For all those like me who say they can’t cook, Shannon is here to tell us why we’re wrong and give us tips on boosting our kitchen confidence. Enjoy!
I love to cook. It actually pains me when people say they can’t cook. My response to that is, “Of course you can! You just have to know what kind of cooking you are good at!” Normally when people have major cooking mishaps, it’s for one of three reasons.
- They don’t have the proper equipment/ingredients
- They are attempting an overly complicated (or just plain BAD) recipe
- They are distracted, nervous, or otherwise not following directions
The good news is, all of these things can be fixed. Even the best cooks you know have had unfortunate events in the kitchen, I promise. I’m going to tell you 15 (relatively) easy, inexpensive, maybe even FUN tips to boost your kitchen confidence.
Proper Equipment and Ingredients
People, this is critical. If you don’t have what you need, you are going in at a disadvantage. Certain techniques require special tools, and some ingredients cannot be substituted. A seasoned chef with some experience can improvise, but it doesn’t always work. Ever seen Chopped? For now, you will have many more positive returns if you stick to what is straightforward and familiar. If you do try something new (a gadget or an ingredient), keep everything else simple until you get the hang of it.
#1 Get some good knives. You do not need a whole giant, crazy expensive set. Prioritize. In my kitchen, I use 2 knives every. single. day. The others, I use sparingly. You need a good NOT ENORMOUS chopping knife. I love these: J.A. Henckels International Fine Edge Pro 2-Piece Hollow Edge Santoku SetYou also need a sharp, STURDY paring knife with a sharp tip, like this: Wusthof Gourmet 3-Inch Paring Knife If you are feeling frisky, a serrated knife is good for cutting soft things, like bread and tomatoes. (But, honestly, cheap steak knives work just fine. Shh, that’s a secret.)
#2 Get a set of thin, flexible cutting mats. They are much easier to clean and store than clunky cutting boards. And you can fold them up to dump things right into a pan, the sink, or the compost, without making a huge mess. You can get color coded ones, like these which can help you keep a cleaner cooking surface. ,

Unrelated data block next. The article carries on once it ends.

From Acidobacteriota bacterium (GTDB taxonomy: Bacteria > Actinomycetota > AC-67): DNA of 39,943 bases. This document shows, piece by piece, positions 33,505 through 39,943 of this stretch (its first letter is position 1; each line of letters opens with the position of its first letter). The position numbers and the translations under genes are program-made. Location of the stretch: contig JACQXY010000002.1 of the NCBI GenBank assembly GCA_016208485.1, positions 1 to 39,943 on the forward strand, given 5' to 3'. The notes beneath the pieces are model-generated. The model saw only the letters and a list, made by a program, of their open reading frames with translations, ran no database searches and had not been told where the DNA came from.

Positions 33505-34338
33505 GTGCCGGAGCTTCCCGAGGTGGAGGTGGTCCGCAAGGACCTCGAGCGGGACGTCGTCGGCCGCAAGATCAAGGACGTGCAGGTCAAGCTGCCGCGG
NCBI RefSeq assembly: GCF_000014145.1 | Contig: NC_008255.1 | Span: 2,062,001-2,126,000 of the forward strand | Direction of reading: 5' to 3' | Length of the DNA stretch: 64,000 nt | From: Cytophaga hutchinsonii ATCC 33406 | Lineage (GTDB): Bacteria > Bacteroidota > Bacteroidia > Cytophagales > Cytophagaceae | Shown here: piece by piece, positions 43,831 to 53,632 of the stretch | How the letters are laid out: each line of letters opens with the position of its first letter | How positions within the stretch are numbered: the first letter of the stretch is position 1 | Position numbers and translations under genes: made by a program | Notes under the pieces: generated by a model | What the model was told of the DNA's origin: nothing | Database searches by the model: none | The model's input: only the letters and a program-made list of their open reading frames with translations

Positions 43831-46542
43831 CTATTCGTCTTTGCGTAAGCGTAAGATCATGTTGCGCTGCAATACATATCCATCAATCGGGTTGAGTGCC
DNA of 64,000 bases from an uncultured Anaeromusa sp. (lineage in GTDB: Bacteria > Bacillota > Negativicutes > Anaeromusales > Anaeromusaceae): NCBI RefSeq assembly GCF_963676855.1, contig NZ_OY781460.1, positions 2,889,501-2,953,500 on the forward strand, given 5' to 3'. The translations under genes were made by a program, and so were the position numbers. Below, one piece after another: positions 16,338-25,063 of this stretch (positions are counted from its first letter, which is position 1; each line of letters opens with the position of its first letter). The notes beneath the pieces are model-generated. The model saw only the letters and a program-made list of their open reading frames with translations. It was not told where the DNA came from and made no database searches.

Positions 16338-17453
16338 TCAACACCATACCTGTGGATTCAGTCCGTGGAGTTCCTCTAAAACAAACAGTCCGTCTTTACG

#3 Practice your knife skills and freeze stuff. Seriously. The BEST way to get comfortable working with your new knives is by using them. Dice onions (this video is great!), then freeze them in baggies. Mince garlic. (Or buy jarred! It lasts forever!) Chop fresh herbs. Clean strawberries. Slice bananas. Cut up peppers. Having this stuff ready in your freezer gives you plenty of practice, and saves you time later.
#4 Invest in a couple of good quality, medium sized pans. Please do not spend a fortune on a gigantic set of pots and pans. I cook every day, and I use a handful of what I own. You may want to add things in the future, but for now, you need:
- a medium sized, non-stick frying pan (like this)
- a large non-stick skillet with a glass top and a heavy bottom (like this)
- a medium sized, stainless-steel, sauce pan with a lid (like this)
- a large pot with a heavy bottom, high sides, and a tight fitting lid (like this) (These can be pricey, but a good one is worth the investment.)
#5 Choose an ingredient you want to learn how to cook well, and focus on that. For most families, the meal is based on their protein of choice. Fresh veggies are a great option as well. Pick 2-3 simple recipes for broccoli/chicken/chick peas, and make sure you have all of the ingredients on hand.
Which brings us to recipes…
A bad recipe can happen to anyone. It used to be you had to actually be able to cook to publish a recipe. But now, thanks to the internet, that is no longer the case. If you tried a recipe for spaghetti sauce off of somebody’s blog, and it was awful, don’t give up! There may have been a typo, or it may just be, well…BAD. (None of my recipes, of course.) So, how do you find GOOD recipes?